Making More Room: CIVA Making Blog

November 4th, 2016

The food bank warehouse where Liza worked, and Liza running a food drive at a local grocery store.

I recently interviewed the artist Liza Cucco for an October posting on CIVA’s “Making” blog.

We talked at length about making more room in our art practice for skepticism, accessibility, representation, change, rest, and dialogue, but it was a challenge to get that into a mere 1700 words.

For me, there was a strong connection between what I was hearing in our conversation and my experience at the recent Creative Time Summit in DC, Occupying the Future. There, artist Tania Bruguera announced that she will be running for President of Cuba. I witnessed the premiere of her announcement, and also observed presentations by Peter Svarzbein about his creative projects as an elected city councilman of El Paso, Pedro Reyes, Carrie Mae Weems, and, quite notably, Alicia Garza who is the co-creator of the Black Lives Matter movement, among others.

Ultimately, I hope that in sharing Liza’s words, readers might also be inspired to continue to push the limits of what art can “do” in their communities.

Here is the exclusive, full interview transcript from our Skype conversation on August 16, 2016:



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“Plethora” Collaboration @Soapbox

August 21st, 2013

image-3PLETHORA is a collaborative performance work by three female artists: New York-based performance artist Lia Chavez; and Los Angeles-based painter Linnea Spransy and sculptor Maggie Hazen. “During the course of Plethora, vacant space will become a complex installation art piece via small repetitions, endurance performance and hidden activity.” The cumulative exhibit is on view August 15- 30, at Soapbox Gallery in Brooklyn. 

Plethora brings together the presence of three complex women and their artistic production. Throughout the duration of the exhibit objects will be added, illustrations will grow, and all three artists will spend significant time within the white cube and interior gallery space. Mingled together, the result of intertwined efforts is something akin to a fairy-tale pop-up book, a battle ground, and a kind of vigil.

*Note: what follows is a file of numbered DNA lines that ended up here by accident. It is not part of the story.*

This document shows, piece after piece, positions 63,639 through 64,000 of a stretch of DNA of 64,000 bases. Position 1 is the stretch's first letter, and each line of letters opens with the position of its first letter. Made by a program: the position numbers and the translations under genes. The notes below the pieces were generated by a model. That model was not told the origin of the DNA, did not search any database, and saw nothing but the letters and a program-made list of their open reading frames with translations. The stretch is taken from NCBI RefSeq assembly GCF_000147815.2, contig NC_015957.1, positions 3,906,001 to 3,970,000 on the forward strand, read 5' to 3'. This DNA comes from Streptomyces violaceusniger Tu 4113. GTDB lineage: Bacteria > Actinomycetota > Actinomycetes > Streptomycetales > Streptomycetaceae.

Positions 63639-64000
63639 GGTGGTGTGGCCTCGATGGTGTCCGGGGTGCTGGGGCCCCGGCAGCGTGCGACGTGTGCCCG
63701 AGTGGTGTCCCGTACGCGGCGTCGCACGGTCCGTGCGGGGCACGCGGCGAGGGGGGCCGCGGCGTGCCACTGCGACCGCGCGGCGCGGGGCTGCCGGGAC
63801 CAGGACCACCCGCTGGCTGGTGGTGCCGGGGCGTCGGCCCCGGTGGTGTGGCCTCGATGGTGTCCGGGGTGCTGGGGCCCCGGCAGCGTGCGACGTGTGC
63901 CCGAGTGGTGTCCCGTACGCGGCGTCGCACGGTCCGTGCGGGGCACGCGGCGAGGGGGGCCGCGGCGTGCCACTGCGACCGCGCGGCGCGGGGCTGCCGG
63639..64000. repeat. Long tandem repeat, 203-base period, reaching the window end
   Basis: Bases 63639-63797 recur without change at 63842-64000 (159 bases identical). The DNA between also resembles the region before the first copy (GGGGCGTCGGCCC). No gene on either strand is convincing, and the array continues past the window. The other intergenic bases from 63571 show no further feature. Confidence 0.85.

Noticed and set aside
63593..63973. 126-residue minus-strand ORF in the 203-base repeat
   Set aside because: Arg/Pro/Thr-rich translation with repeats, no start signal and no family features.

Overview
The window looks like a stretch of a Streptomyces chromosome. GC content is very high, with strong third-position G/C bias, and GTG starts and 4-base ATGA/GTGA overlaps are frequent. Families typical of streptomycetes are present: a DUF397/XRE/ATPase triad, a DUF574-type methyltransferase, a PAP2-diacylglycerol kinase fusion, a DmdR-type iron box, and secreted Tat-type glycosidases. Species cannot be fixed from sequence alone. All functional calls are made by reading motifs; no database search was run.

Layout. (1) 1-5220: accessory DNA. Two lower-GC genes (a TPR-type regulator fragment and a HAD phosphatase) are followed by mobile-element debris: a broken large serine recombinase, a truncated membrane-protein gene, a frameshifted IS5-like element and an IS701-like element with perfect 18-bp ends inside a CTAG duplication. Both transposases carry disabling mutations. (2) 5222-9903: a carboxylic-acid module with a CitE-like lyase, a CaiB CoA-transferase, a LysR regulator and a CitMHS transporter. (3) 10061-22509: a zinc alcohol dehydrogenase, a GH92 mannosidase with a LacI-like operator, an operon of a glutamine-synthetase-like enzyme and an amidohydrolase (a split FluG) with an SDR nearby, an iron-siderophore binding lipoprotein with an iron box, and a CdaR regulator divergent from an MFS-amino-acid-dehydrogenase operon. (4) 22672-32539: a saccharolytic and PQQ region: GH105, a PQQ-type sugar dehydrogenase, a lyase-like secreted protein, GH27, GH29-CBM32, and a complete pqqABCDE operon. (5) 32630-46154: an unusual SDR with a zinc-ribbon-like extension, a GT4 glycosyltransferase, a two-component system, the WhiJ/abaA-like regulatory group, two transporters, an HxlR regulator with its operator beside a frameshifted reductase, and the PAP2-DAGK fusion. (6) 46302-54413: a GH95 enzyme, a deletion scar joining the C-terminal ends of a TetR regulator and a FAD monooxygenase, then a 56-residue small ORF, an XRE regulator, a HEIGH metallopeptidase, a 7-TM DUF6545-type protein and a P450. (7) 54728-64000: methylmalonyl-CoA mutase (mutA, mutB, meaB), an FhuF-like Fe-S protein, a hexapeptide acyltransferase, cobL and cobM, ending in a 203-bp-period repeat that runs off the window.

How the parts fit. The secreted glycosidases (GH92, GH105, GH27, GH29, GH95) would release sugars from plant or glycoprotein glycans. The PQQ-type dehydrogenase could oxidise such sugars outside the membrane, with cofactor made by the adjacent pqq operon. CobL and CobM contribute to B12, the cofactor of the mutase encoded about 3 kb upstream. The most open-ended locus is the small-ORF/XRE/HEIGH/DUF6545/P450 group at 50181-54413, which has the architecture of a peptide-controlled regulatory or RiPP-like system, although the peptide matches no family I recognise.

I was so honored, this week, by the opportunity to glimpse their physical (and thoughtful) processes.

Like many women, their paths have been informed by the presence (and absence) of other women. Their models range from canonical artists, teachers, authors, philosophers, and bold political figures. Lia, Linnea, and Maggie have developed distinct practices through personal moments of curiosity, creative prowess, and through collaborative interactivity, such as Plethora.

Below are some of their own words. EXPAND POST

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Young Project Profile: UNTITLEDdiologue

October 14th, 2012

UNTITLED:diologue is a one-year project organized by Jessie Yang and He Yu.

This duo met at New York Univeristy’s Steinhardt Graduate school for Visual Arts Management. Both originally from China, (Shanghai and Sichuan, respectively,) they had the idea to create a monthly forum for further dialogue that centered around Contemporary Asian Art being created locally, in New York. They have garnered a list of over 250 in their network, and growing. Their events have had between 70-80 people show up, which has increased from about 20 at the first event.

“We hope to create a space where artists and the public could meet and interact in an informal setting, with more possibilites for dialogue.”


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